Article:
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Learning & Guidance

Charlotte Metro’s Learning and Guidance provides you with dozens of educational resources, guides, quizzes, and customizable templates to make connecting the financial dots in planning, implementing, and reaching success simple. Check it out!

Yanna

As the Content Specialist and author of the Learning & Guidance Center, Yanna enjoys motivating others by uncovering all that's possible in the world of finance. From financial tips and tricks to ultimate guides and comparison charts, she is obsessed with finding ways to help readers excel in their journey towards financial freedom.

By: Yanna
December 17th, 2021

Picture this - you're doing some car shopping and just found your perfect one that has your unique style written all over it.  The car salesperson approaches and says  “Is this the one?! Let’s get you set up so you can drive home in your new car today!” What’s your next move?  Are you rushing to submit an auto loan application or are you going to do some research for the best places to get an auto loan? 

By: Yanna
December 15th, 2021

Deciding how to pay off an auto loan isn’t the same for every borrower and it varies based on your spending needs. One borrower may opt into doing a monthly payment plan to establish their credit score, while another might decide to pay the total cost of the auto loan in advance and avoid paying interest. 

By: Yanna
December 10th, 2021

"Do I need to be part of the military to join a credit union?" This is a common question from prospective new customers, mostly because people have seen all the advertising about military credit unions (think Navy Federal Credit Union). The perks include low loan rates, higher interest in savings, and exclusive discounts. They're discouraged and think it's impossible to get access to these great money-saving perks. But there's good news - Other credit unions offer the same, similar, or better perks, all without needing ties to the military to join!

By: Yanna
December 8th, 2021

As an adult, you have a credit report that summarizes how you've handled your credit accounts which are reviewed and scored. Think of it as your credit report is your new report card, and your credit score is your new GPA. A negative inquiry or delinquency on your report can drastically lower your credit score. This can take time to restore which you might think will ultimately put a hold on many parts of your life, like financing a car.

By: Yanna
December 3rd, 2021

When applying for an auto loan from a lender (like a bank, credit union, or even a dealership) you're likely to hear about interest. Interest on an auto loan is essentially the extra fee you pay for using the lender's money to buy a car. Luckily, the interest you'll accrue (and eventually owe) on your loan is spread out over the life of your loan, so you're not required to pay the fee back all at once.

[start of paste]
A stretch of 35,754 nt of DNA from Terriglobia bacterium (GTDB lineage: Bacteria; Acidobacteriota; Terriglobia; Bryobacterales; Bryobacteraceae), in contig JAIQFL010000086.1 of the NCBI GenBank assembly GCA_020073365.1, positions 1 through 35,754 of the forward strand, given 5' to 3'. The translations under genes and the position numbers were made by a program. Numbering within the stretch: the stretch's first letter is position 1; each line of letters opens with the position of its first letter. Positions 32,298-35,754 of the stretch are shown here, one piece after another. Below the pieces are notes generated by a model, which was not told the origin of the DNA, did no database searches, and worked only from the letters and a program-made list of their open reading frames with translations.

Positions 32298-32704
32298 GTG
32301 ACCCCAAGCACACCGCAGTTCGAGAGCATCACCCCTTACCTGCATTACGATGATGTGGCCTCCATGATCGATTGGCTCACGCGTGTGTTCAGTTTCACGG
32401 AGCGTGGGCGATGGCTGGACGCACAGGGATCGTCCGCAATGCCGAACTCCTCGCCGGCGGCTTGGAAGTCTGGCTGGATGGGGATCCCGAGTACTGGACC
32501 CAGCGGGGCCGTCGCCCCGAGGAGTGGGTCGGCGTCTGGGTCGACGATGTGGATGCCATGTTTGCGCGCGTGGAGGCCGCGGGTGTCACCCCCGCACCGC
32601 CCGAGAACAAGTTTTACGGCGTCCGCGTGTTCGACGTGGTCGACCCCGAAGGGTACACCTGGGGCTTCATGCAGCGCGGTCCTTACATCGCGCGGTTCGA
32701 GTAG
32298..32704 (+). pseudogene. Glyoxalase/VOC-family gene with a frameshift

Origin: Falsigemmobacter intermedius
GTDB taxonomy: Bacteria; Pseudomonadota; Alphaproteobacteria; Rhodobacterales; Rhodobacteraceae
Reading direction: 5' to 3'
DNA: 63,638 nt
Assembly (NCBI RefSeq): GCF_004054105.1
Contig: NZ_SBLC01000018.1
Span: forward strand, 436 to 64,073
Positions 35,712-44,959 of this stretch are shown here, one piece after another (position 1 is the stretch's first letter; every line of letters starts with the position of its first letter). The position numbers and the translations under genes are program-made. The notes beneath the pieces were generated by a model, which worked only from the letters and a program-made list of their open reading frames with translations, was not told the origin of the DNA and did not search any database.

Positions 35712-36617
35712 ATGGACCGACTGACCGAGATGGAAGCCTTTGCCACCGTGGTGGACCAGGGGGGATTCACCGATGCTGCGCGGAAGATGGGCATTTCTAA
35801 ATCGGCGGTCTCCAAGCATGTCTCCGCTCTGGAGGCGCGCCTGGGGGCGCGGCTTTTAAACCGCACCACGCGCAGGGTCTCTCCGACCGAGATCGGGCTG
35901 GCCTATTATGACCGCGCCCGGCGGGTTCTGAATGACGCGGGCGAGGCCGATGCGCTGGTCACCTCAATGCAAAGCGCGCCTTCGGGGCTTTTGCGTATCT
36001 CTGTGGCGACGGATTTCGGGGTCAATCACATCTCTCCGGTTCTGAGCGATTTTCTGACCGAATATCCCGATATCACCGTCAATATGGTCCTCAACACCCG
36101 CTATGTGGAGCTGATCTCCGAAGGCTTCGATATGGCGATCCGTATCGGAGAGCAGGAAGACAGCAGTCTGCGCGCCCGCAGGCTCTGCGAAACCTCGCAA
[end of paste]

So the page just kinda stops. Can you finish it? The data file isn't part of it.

By: Yanna
November 23rd, 2021

Need a stress reliever in this car buying process? You may want to look into getting pre-qualified on an auto loan through your preferred lender. Better yet, look into joining a credit union to get pre-qualified since credit unions typically offer better rates other lenders may not.

By: Yanna
November 15th, 2021

It’s no surprise credit unions often get overlooked. Many people believe all credit unions are ridiculously strict with membership requirements or that you can’t even step into a credit union unless you’re a member. With all of these misconceptions about credit unions, many don’t even know the real reason why credit unions exist and what membership entails.  

By: Yanna
November 12th, 2021

When finding a financial institution, you want to make sure it’s a place you trust, fits your needs, and serves your core values. While some choose to store money in a jar or coffee cup at home, most look to credit unions and banks. This is because there’s an opportunity for financial growth, financial literacy, and lending solutions.

By: Yanna
November 8th, 2021

What are your initial thoughts when you hear or see the words "no payment needed" for an auto loan...?  Is it a relief to hear that you're not forced to come out of pocket to pay a percentage of an auto loan that's already thousands of dollars? Or do you think it's a trap for you to eventually default on your loan because you failed to put 20% down?